Afghan Ministry of Justice Amends Criminal Procedure Code to Protect Women Victims of Violence
Afghanistan's Ministry of Justice (MOJ) amended a controversial provision of the draft Afghan Criminal Procedure Code - Article 26 - that would have barred relatives from testifying against each other in criminal proceedings, including in cases of domestic violence, child abuse, and sexual assault. President Hamid Karzai had earlier responded to concerns from Afghan women's organizations about this provision by refusing to sign the Code into law unless MOJ made changes to Article 26.
The Afghan Women's Network, with over one hundred women-led organizations, came out strongly against the provision, holding a press conference to broadcast their opposition to the bill, and then leading a public protest through the streets of downtown Kabul. Members of the Network highlighted how the law would effectively prevent the government from prosecuting cases of violence against women, embolden perpetrators of that violence, and essentially validate discrimination against women.
This is a victory for Afghan women who have been fighting for better enforcement of laws that make violence against women a crime - including rape, domestic assault, honor killings, child marriage, and baad, the practice of resolving disputes by giving away one's daughters.
8/28/2015 Alaska Court Protects Abortion Access for Low-Income Women - The Alaska Superior Court struck down a state law yesterday that would have severely limited abortion access for low-income women in Alaska.
The state's Superior Court also struck down a Department of Health and Social Services regulation that placed narrow specifications on Medicaid coverage for abortions, requiring that Medicaid-funded abortions be determined by a physician to be "medically necessary." Last year, the Center for Reproductive Rights, the American Civil Liberties Union, and Planned Parenthood sued on behalf of the Planned Parenthood of the Great Northwest, claiming that the narrow definition of "medically necessary" arbitrarily established conditions designed to restrict the ability of low-income women to access abortion services.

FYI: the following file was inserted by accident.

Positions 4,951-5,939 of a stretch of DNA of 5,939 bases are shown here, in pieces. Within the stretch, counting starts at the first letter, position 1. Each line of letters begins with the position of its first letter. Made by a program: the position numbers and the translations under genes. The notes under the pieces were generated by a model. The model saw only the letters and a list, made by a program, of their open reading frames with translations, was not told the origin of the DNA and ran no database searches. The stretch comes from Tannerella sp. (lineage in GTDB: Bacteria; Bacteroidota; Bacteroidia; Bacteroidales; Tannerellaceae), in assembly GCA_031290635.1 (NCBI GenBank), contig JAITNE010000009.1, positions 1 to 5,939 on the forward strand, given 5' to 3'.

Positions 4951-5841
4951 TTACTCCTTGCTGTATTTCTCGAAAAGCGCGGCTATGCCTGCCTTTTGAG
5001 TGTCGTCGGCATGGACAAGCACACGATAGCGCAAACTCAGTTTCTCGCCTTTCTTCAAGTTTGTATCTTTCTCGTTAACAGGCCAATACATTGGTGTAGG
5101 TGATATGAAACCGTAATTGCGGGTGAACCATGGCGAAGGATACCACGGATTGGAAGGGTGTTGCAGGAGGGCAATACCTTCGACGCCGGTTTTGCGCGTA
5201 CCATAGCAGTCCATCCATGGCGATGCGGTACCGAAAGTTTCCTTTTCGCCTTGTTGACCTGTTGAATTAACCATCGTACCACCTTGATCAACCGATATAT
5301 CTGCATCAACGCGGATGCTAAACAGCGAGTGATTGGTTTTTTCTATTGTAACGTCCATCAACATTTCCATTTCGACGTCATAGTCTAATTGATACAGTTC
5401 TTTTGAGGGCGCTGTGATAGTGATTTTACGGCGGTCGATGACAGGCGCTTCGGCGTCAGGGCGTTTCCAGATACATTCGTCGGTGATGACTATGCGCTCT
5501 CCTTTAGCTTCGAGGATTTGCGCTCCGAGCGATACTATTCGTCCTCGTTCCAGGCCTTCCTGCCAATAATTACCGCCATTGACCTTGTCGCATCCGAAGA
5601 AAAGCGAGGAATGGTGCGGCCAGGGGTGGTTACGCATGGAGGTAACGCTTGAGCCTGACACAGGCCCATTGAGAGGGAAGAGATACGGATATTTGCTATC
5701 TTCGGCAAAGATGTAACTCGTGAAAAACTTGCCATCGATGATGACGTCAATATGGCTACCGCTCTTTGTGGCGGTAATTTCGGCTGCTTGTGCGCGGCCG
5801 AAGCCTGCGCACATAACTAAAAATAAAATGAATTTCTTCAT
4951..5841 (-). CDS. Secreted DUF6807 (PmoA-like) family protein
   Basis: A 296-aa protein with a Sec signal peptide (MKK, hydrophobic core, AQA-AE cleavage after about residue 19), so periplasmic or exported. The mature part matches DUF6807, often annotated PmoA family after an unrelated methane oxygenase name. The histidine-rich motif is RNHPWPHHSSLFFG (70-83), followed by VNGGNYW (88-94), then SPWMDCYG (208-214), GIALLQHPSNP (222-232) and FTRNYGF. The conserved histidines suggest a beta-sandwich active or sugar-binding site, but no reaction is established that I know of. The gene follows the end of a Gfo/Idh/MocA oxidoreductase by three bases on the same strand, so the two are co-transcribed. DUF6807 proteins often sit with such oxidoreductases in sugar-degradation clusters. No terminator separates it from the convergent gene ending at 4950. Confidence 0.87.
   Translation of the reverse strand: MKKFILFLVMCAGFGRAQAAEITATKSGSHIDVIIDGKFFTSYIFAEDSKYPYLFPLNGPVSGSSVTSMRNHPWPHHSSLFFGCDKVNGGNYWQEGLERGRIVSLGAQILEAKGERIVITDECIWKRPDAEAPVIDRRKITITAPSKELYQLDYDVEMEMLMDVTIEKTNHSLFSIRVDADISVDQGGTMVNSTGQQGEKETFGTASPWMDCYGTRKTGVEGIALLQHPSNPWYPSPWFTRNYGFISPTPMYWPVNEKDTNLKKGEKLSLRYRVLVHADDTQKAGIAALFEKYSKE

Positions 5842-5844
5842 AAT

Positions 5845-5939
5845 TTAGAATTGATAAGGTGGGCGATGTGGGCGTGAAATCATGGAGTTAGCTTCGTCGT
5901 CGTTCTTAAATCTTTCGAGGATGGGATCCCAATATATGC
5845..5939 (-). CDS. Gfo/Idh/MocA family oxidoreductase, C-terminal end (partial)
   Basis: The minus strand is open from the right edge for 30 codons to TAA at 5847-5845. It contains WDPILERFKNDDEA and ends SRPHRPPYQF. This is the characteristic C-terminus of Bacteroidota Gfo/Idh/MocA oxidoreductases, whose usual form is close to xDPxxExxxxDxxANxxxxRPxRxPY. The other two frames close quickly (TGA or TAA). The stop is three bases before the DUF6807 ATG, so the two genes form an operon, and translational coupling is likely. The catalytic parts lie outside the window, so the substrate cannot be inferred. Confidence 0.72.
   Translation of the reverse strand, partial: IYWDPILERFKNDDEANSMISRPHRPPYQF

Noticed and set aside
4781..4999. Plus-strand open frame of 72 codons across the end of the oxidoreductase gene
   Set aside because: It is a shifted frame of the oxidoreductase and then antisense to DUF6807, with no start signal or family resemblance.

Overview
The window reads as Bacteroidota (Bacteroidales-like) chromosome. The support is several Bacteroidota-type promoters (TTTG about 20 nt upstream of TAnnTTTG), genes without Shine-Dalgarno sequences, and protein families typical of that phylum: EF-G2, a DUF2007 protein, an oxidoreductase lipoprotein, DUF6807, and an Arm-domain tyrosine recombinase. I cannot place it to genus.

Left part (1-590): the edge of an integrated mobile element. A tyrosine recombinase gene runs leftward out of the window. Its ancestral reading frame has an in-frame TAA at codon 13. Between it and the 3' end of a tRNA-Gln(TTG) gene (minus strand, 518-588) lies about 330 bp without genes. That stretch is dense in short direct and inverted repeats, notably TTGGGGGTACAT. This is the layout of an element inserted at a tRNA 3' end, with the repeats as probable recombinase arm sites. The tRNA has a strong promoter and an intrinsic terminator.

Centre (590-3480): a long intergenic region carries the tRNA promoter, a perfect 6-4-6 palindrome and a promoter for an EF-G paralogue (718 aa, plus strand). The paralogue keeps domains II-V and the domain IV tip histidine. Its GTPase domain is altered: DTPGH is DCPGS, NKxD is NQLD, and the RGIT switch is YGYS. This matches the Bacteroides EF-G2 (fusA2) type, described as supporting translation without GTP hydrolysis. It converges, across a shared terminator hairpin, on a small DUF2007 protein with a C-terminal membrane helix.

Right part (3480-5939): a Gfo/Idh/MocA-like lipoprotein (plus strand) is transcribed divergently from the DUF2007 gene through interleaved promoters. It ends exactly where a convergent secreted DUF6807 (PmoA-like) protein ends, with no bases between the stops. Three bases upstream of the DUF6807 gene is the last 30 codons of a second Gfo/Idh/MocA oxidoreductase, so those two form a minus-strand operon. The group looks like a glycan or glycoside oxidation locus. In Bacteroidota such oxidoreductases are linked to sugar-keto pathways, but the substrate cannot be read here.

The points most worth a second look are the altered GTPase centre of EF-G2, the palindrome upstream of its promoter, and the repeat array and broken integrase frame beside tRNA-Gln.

The law was temporarily blocked last July by an Alaskan state court judge.
Superior Court Judge John Suddock ordered yesterday that the state be blocked from implementing this regulation, ruling that it placed an undue burden on low-income women seeking abortion services in Alaska.
"By providing health care to all poor Alaskans except women who need abortions, the challenged regulation violates the state constitutional guarantee of 'equal rights, opportunities, and protection under the law'," the ruling read.
"We applaud the superior court for striing down these cruel restrictions on women's health and rights that violate the Alaska Constitution," said Chris Charbonneau, CEO of Planned Parenthood of the Great Northwest and the Hawaiian Islands. . . .
8/26/2015 Saudi Women Prepare to Vote for the First Time - The fight for gender equality is making slow but notable progress in Saudi Arabia, where women will be allowed to vote for the first time in upcoming December elections.
This shift in Saudi law came in 2011, when a royal decree announced that women would be allowed to vote and run in local elections beginning in December of 2015. . . .